Activity Data Synthesis

Tuesday, 22 March 2011

Major impressions at the kick-off

It’s a couple of weeks since our start up meeting in Birmingham and I’m sure your thinking is developing rapidly. However, some reflections on the ‘sum of the parts’ presented by all 9 projects may still be of value – certainly as a marker for the Synthesis Project. So here are the high level observations that we shared at the end of the Birmingham meeting:

Variety & Volume – Our group of projects is particularly impressive in terms of the variety of data sources (a wide range of library, learning, repository and admin applications), the available volumes of data (including multi-year) and the potential aggregations (with opportunities in library, repository and VLE spaces). What’s more many of you had already collected formal commitments to supply data as part of the bidding process. Given this potential feast of possibility, the next points are particularly important …

Time constraints - Given the timeline (5 months from 1 March), it may be best to plan backwards from the end point as well as forwards from the start – it’s always a useful sanity check. Whilst projects using an agile methodology could fit several sprints / iterations of activity in to the period, you are likely to be restricted by major milestones such as getting hold of the data (and ingesting / amalgamating it) in the first place.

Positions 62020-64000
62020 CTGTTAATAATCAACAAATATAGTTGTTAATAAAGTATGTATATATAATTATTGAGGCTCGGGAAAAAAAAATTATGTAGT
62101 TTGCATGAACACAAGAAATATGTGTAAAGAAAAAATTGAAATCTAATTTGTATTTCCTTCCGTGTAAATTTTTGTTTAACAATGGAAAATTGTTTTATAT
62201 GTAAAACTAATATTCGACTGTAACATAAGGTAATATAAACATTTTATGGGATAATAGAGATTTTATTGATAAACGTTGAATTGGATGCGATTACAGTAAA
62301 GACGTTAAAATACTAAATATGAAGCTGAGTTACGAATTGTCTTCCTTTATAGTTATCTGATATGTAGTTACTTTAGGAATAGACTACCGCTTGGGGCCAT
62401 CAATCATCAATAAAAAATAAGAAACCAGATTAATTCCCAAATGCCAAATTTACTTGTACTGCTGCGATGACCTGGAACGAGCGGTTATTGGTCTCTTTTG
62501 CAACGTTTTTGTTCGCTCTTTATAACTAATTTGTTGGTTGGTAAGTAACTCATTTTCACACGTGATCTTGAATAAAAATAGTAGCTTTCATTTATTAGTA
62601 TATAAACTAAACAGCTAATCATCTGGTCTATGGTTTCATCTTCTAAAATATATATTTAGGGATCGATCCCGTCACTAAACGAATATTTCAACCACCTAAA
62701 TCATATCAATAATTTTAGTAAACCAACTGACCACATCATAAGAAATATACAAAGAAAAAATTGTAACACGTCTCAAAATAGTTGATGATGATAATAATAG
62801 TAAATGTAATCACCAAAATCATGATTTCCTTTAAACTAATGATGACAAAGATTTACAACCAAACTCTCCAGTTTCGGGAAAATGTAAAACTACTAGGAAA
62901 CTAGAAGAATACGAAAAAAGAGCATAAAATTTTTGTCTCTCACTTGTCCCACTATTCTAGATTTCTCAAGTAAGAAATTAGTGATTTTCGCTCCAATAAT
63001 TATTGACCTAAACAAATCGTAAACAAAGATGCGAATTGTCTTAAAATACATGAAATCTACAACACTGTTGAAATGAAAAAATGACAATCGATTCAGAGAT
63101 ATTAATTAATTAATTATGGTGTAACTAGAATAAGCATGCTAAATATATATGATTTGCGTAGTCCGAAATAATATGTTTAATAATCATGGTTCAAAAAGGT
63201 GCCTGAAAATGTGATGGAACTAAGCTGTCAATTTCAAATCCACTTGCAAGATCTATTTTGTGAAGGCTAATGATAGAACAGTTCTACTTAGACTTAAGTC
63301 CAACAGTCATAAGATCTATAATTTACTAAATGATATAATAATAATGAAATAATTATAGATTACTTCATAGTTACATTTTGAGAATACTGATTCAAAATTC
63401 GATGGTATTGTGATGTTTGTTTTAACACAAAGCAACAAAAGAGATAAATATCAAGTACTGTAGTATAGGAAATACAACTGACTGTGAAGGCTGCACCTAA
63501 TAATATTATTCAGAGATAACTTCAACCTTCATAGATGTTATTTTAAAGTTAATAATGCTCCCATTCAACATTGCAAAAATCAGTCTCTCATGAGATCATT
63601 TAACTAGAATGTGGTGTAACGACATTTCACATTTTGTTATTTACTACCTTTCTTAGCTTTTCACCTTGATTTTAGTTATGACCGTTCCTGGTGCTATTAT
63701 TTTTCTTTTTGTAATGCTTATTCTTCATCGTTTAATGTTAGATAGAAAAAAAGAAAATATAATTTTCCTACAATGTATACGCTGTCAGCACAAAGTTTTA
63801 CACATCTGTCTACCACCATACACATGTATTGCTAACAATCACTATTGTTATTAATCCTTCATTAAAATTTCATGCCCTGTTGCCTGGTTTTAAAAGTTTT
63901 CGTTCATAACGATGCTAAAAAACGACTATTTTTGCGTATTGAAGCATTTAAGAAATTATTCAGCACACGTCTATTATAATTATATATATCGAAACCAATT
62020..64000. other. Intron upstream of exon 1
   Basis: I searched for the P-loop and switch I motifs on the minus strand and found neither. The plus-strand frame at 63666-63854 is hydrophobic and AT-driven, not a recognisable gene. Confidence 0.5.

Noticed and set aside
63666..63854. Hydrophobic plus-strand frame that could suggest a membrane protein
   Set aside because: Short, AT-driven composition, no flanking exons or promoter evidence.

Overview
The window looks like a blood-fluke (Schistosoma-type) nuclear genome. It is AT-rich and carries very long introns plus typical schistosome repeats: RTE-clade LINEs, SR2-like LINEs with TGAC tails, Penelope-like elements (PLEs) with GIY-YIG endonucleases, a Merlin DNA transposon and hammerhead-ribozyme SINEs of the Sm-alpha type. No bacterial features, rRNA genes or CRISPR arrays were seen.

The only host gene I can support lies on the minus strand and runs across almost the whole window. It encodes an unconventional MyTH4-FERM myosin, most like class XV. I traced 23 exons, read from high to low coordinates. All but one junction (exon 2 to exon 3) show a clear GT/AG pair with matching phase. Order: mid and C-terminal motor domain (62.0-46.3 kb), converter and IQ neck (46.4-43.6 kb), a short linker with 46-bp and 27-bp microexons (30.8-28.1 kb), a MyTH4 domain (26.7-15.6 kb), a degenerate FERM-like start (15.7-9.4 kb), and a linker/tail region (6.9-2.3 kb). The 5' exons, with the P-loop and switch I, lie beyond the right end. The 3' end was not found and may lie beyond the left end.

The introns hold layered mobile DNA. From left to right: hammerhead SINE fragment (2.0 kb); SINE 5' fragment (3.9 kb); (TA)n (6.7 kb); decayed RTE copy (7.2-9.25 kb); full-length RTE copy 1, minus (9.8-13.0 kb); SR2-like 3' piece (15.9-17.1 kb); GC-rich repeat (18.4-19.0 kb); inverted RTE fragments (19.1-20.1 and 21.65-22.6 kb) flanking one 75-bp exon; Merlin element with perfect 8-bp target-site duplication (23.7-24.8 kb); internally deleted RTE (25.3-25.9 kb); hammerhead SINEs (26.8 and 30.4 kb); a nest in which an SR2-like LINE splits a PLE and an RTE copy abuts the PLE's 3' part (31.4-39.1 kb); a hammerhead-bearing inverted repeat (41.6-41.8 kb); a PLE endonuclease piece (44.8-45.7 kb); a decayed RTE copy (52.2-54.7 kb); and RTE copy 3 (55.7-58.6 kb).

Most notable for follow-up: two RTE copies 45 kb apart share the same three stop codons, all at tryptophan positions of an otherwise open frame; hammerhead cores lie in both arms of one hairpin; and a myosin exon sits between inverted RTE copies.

Technical priorities – It may be wise to park the tech challenges relating to scalability and repeatability and to concentrate on low cost agile experiments that will prove your hypothesis … or not! Given that something worthwhile emerges, it is highly likely that second order issues of performance and automation can be addressed post-hoc – and with relative ease, given the available tools.

Algorithmic investigations – The experience of projects such as MOSAIC indicates that investigation (theoretical and practical) of the algorithms that underpin data processing (e.g. ingest), analysis, filtering and presentation will be really important, and increasingly so as the data scales beyond an initial experiment. And if you come up with a rule or algorithm (like the Huddersfield example of discarding course activity data where there are less than 35 students), please share it.

Legal concerns – Whilst data protection and other legal issues do not appear to be show stoppers for this work right now, it will benefit us all to catalogue issues and responses, risks and mitigations as they emerge; I’m going to start a legal issues register (without calling it a risk register!) with the points raised in Birmingham, hoping you’ll contribute more as we progress. We also agreed that we should address these challenges (ghost busting?) in a ‘can do’ manner, evidencing where institutions are taking affirmative action (e.g. upgrading privacy statements as highlighted by the Edina project) rather than diving for cover.


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